At census date F the “NEVER_SMOKER” first date is before the census date and the last recorded date is after the census date. In isolation this would lead to a status of “NEVER_SMOKER”, however, as this patient has a history of being an “EX_SMOKER” and/or a “SMOKER” prior to this event, thus the status assigned will be “EX_SMOKER”.

Census date G arises after all recorded class dates and since the most recent status is “NEVER_SMOKER” the class assigned would be “NEVER_SMOKER”. However, there is recorded history of “EX_SMOKER” and/or a “SMOKER” status causing the status to be “EX_SMOKER”.

Comparison with another dataset

Using the SAIL privacy protecting data linkage system, a comparison was made between assessments of smoking status for the same individuals in the Welsh Health Survey (WHS) and GP data. Data provided by people who had given their consent for their data to be linked in the 2013 and 2014 Welsh Health Surveys was linked to the SAIL GP data. Where they had any GP data they were included in the analysis, although some of them did not have data on smoking status. There was no overlap between the two WHS annual surveys. The algorithm was used to estimate the smoking status at the date of the appropriate survey.

Results from the smoking algorithm were compared to questionnaire results taken from the WHS surveys.

Comparison of the WHS data and GP data was carried out using three algorithms.
  1. 1.

    The full algorithm as presented here.

     
  2. 2.

    The full algorithm without checking for conflicts of smoking status.

     
  3. 3.

    GP status codes only (i.e. with no codes pertaining to administration or therapy).

     
The agreement between the WHS data and the three GP data algorithms was estimated using the Kappa statistic [26]. These were done for a two status solution (current smoker, current non-smoker) and a three status solution (current smoker, ex-smoker, never-smoker). For the three status solutions the data in Tables 3, 4 and 5 were used directly. For the two status solutions, data for ex-smoker and never-smoker were amalgamated in each dataset in the above tables.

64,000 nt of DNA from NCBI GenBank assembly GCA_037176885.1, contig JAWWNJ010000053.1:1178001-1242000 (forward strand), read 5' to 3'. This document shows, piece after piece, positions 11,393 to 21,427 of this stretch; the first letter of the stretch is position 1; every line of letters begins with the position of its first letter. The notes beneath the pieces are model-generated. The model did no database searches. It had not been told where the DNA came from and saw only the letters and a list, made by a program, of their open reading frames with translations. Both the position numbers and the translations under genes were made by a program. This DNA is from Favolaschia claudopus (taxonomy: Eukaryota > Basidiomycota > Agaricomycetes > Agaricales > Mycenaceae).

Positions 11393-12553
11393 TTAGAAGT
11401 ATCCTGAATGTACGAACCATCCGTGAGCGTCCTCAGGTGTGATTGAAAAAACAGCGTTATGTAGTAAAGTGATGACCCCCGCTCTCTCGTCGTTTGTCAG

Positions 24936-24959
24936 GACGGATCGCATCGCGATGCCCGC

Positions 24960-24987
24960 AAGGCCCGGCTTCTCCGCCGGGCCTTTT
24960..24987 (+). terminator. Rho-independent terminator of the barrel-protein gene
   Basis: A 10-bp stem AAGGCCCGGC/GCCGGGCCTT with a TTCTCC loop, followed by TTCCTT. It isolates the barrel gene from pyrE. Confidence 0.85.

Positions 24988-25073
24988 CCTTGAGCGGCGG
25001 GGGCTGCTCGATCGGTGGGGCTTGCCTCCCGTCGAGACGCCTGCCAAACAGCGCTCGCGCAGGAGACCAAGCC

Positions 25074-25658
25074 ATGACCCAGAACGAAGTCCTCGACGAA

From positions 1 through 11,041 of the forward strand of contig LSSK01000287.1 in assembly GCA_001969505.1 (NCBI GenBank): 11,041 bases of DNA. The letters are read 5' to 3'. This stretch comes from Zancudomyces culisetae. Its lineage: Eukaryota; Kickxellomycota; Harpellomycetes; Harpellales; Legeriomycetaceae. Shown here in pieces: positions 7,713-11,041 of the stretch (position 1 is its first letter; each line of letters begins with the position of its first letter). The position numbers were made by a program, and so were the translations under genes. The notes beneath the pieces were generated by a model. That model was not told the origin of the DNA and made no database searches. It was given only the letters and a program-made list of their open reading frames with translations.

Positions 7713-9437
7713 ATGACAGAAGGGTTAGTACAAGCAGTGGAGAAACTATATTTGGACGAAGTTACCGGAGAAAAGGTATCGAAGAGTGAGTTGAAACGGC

Table 3

Contingency table for the comparison between WHS 2013 and 2014 data and the same individuals in GP data. Full algorithm as presented here

 

WHS

Totals

GP

Missing data

smoker

Ex-smoker

Never smoker

Missing data

<5

89

120

199

413

Smoker

17

1040

426

209

1692

Ex-smoker

34

130

1449

1104

2717

Never smoker

16

42

186

1770

2014

Totals

72

1301

2181

3282

6836

Table 4

Contingency table for the comparison between WHS 2013 and 2014 data and the same individuals in GP data. Full algorithm but without checking for previous smoking status

 

WHS

Totals

GP

Missing data

smoker

Ex-smoker

Never smoker

Missing data

<5

99

120

199

423

Smoker

16

1017

452

236

1721

Ex-smoker

22

112

1108

126

1368

Never smoker

29

73

501

2721

3324

Totals

72

1301

2181

3282

6836

Table 5

Contingency table for the comparison between WHS 2013 and 2014 data and the same individuals in GP data. Nearest status code

 

WHS

Totals

GP

Missing data

smoker

Ex-smoker

Never smoker

Missing data

<5

100

124

203

423

Smoker

10

985

194

20

1209

Ex-smoker

25

133

1323

143

1624

Never smoker

32

83

540

2916

3571

Totals

72

1301

2181

3282

6836

Comparison of prevalence estimates

A comparison was made between annual prevalence estimated from the GP data for men and women using the new algorithm and published values from the Welsh Health Survey over the period 2007 to 2015 [27]. The prevalence calculated from our algorithm from the GP data allocated RELAPSED_SMOKER and LIKELY_SMOKER to SMOKER. Note that these are aggregated annual values from the GP data and the WHS data separately and are not based on linked data. Both represent the population of people aged 16 and above.

Results

Prevalence of smoking status

A comparison between WHS smoking prevalence of people aged 16 and over between 2007 and 2015 with prevalence calculated from our algorithm from the GP data (Fig. 3) indicated GP calculated values to be approximately 7% higher than WHS values. The two datasets both reflect the expected fall in prevalence across the years.
Fig. 3

Estimates of smoking prevalence from the Welsh Health Survey and from the GP data, for people aged 16 and over

WHS 2013/2014 and GP smoking status

Comparisons between the status of individuals in GP data and in the WHS 2013 and 2014 data are presented in Tables 35.

There are low proportions of missing data; 1.1% missing from WHS data and 6% from GP data (Tables 35).